Some notes how to build a sensor that can be driven by 3 AA rechargeable battries for up to 1 year.
Table of Contents
The web is full of examples how to build a temperature sensor. I want a sensor that is connected to my Wifi, can be driven by batteries for months and has an adequate resolution and precision.
This leads me to the following parts:
- DHT 22
- 3 AA rechargeable batteries, should be ‘ready-to-use’ (see below why)
There are many ESP 8266 modules but the ESP-01 has the lowest power consumption. Especially the chinese Wemos D1 clones have bad voltage regulators. However, the ESP-01 must be modified to be able to wake up from deep sleep, i.e. soldering a wire from XPD_DCDC to RESET of the board. Also the status LED should be removed. As there are many websites describing this I don’t give further details here, just use your favorite search engine.
I decided for the DHT 22 because it has a higher resolution and temperature range than the DHT 11.
So why do I write another blog entry about it? I made a design decision that most people do not. The voltage regulator is a critical part regarding power consumption and so I decided to use the MCP1700. Many do not as during startup of the ESP-01 its power consumption is outside the specifications of the MCP1700. However, I’ve build 6 of these modules described here and they all work for over 1 year now without a single problem.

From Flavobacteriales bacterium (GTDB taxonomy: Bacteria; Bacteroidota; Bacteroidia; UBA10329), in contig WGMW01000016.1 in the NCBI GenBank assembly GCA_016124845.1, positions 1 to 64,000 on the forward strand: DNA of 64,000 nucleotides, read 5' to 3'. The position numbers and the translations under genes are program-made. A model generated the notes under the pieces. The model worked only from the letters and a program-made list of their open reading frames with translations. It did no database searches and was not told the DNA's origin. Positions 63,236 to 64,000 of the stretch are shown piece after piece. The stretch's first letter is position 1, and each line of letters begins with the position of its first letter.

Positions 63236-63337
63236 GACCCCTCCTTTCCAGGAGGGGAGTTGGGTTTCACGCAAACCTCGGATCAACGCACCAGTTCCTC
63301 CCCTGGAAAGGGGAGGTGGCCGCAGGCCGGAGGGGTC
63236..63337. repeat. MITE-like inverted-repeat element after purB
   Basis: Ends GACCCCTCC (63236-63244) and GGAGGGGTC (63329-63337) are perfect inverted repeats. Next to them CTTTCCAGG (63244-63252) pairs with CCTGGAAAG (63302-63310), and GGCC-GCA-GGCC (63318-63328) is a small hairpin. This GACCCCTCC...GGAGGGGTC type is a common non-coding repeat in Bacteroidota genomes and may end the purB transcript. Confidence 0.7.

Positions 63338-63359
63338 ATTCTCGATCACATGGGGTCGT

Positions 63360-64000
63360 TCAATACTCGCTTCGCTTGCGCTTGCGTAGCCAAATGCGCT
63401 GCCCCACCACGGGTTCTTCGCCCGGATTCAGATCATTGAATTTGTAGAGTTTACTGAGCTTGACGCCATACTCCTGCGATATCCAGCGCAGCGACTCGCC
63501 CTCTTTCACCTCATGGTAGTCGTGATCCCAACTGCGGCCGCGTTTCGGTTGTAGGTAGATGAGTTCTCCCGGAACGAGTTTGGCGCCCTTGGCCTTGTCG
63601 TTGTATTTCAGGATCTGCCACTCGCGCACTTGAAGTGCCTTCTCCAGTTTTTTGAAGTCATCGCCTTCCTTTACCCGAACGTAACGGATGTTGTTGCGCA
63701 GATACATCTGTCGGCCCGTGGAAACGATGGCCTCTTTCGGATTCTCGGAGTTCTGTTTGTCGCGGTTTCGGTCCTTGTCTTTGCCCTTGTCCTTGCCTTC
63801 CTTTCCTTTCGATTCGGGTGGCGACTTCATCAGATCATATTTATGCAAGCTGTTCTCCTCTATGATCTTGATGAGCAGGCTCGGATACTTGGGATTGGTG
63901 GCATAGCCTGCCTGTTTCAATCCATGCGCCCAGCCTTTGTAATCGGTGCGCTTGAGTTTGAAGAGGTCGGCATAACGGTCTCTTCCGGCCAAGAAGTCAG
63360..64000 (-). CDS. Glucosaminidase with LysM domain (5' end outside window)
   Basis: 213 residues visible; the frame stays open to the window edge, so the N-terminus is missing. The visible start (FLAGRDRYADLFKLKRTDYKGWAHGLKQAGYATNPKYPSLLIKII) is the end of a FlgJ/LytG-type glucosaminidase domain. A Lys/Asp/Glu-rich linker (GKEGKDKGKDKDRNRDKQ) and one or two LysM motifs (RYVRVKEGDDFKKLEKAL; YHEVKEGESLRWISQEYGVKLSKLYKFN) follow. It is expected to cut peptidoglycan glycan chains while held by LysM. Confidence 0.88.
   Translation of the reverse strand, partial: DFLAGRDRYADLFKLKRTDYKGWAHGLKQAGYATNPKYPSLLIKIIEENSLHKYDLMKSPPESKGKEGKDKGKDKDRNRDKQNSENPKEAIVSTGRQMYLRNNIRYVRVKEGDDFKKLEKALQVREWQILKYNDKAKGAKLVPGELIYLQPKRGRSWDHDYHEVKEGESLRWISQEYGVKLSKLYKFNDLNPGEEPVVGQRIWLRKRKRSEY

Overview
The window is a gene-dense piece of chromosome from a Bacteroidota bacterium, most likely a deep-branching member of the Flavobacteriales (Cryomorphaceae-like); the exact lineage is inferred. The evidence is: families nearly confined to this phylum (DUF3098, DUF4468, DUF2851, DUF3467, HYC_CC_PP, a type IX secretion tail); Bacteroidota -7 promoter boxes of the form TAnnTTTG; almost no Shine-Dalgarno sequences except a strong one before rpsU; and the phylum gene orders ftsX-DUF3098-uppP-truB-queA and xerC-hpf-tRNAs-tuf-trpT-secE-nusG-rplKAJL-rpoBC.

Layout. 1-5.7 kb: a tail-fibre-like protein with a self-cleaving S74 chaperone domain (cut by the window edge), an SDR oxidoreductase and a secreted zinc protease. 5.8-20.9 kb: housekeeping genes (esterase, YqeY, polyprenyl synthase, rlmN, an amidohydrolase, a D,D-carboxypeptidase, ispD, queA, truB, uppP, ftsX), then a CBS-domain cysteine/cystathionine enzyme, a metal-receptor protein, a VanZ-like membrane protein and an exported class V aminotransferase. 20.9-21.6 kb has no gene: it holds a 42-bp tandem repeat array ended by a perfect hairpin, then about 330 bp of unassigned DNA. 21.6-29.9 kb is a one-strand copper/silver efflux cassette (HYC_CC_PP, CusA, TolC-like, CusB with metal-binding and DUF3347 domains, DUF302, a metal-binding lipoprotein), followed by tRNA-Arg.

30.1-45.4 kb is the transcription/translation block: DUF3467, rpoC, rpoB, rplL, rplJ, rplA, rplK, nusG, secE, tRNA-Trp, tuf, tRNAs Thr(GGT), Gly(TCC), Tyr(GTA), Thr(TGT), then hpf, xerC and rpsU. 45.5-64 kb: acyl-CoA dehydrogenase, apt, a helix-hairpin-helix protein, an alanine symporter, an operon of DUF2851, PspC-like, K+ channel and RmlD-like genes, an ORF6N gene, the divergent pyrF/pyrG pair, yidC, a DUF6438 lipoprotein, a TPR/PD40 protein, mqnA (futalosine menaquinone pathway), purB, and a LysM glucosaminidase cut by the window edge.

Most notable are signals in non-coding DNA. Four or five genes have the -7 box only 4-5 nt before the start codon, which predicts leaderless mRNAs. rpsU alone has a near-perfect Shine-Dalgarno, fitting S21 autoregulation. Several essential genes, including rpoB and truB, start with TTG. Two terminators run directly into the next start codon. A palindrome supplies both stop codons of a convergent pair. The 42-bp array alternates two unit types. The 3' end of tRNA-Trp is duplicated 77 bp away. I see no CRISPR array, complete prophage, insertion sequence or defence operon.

Why a voltage regulator at all? I found that the ESP-01 needs at leats 3 V for stable operation. We could use normal batteries giving 2 * 1.5 V = 3 V or more but as I have 5 sensor modules working I would waste 10 – 20 batteries per year, absolutely not acceptable. So using 3 AA rechargeables can lead to over 4 V (using fully charged ones) I need a regulator with very low power consumption. The MCP1700 consumes 1.7μA, that’s great.
Ok, now let’s check the curcuit diagram.
Pretty simple. Power is connected to J1. It should be >3 V with plus on pin 2 and minus on pin 1.
If you want to try it out on a breadboard, here’s a picture.
Last import point are the rechargeable battries. As the module should run more than half a year we cannot use normal NiMH batteries as their self-discharge would be higher than the power consumption of the module. Usually these results in only 50% charge after 6 months and they are empty after 12 monts.
However, you can find batteries called “ready-to-use” or “pre-charged” that have a very low self-discharge, retaining about 85% of their charge for a year after charging. You can find more details on this german Wikipedia page. There is also an english page but only for the batteries by Eneloop. Note that there much more brands offering this battery type.